As mentioned in my previous entry, I had planned to be in Shanghai by now, but I ended up postponing my trip until later in the year, for a variety of reasons. Someone who is in Shanghai at this moment, however, and who just sent me a report on the crab xiaolong at Jia Jia Tangbao's new location is Nicole Mones, a new e-Friend and Chinese food soulmate. Nicole is an Old China Hand, a novelist, and a food writer for Gourmet. She's just written what may be a literary first: a contemporary novel entirely framed by the world of high-end Chinese culinary art, The Last Chinese Chef. It's not due to be published until May 4, but she was kind enough to offer me an advance copy, which I have just received. I undoubtedly will have more to say about it once I've read it; in the meantime, you can get a preview of her novel, including a taste of Nicole's stimulating verbal food porn at her website.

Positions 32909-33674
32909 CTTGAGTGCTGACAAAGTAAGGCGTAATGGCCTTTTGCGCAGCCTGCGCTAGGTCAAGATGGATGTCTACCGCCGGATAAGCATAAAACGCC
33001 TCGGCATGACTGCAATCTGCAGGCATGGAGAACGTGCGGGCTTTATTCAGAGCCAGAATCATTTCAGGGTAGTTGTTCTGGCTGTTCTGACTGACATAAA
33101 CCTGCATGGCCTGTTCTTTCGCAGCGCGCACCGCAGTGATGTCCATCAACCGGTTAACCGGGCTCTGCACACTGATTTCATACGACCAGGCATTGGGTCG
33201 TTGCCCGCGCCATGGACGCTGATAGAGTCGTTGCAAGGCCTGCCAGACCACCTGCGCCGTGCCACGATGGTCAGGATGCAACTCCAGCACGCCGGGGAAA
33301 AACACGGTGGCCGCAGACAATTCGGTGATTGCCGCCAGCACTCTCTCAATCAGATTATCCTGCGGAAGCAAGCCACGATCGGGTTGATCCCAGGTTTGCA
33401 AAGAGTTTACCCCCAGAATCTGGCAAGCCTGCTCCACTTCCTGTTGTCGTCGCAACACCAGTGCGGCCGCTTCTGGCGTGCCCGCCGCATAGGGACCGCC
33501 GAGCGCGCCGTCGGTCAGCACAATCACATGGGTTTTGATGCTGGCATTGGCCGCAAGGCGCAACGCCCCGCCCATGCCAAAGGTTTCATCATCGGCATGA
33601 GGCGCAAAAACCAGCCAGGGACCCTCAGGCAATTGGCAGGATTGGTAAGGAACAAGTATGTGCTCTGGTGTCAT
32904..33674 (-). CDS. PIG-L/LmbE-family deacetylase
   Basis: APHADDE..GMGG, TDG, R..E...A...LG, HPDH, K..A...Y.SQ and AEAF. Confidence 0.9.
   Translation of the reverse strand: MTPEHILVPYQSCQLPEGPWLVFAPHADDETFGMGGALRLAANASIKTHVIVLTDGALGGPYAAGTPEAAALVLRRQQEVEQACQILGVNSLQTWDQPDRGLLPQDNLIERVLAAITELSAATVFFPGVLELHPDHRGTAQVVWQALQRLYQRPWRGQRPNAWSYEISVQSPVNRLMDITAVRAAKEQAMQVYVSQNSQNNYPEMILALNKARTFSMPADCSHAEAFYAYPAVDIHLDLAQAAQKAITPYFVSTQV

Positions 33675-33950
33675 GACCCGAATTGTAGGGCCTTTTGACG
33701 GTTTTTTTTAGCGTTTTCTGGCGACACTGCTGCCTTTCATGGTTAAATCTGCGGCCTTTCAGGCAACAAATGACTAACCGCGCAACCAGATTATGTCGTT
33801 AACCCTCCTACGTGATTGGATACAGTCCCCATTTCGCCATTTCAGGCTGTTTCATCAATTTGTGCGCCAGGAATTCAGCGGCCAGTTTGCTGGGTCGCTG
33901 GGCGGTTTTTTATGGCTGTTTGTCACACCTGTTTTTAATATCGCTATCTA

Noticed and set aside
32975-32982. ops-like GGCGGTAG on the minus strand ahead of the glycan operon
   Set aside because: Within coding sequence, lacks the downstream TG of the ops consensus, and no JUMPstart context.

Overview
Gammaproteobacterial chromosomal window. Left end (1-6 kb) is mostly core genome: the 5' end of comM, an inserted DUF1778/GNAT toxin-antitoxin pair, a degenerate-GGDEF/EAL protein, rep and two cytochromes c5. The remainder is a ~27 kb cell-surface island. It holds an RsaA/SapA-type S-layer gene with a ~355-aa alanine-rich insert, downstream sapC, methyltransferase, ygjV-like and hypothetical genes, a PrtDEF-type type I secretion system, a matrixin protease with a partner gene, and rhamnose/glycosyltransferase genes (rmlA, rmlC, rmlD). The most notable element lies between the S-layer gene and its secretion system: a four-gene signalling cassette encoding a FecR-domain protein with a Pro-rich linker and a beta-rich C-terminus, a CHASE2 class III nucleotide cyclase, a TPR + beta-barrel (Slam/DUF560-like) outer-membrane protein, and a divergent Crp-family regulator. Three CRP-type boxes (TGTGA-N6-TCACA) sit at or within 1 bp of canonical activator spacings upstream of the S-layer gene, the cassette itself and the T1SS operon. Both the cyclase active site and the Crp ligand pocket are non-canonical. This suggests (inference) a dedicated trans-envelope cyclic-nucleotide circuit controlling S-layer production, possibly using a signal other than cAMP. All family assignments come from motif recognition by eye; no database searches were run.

Gary Soup is a blogger, tweeter and sometimes poster to foodie web sites, usually blathering about Chinese food. He is a retired transport planner with an abiding interest in all aspects of Asian and other ethnic foods and their place in the world. He has twice been married to Shanghainese women who happened to be good cooks and consequently is well-grounded in Shanghainese "jia chang" cuisine. He is based in San Francisco, but spends as much time as he can in Shanghai and New York and can sometimes be seen prowling the streets of Montreal. He is the author of two articles on food in the guidebook "Urbanatomy: Shanghai" and has been a guest blogger for the Asian Art Museum on the food of Shanghai. He currently maintains two Blogger blogs, and posts a lot to flickr. Some earlier online efforts of Mr. Soup drift about the World Wide Web as cyberspace junk.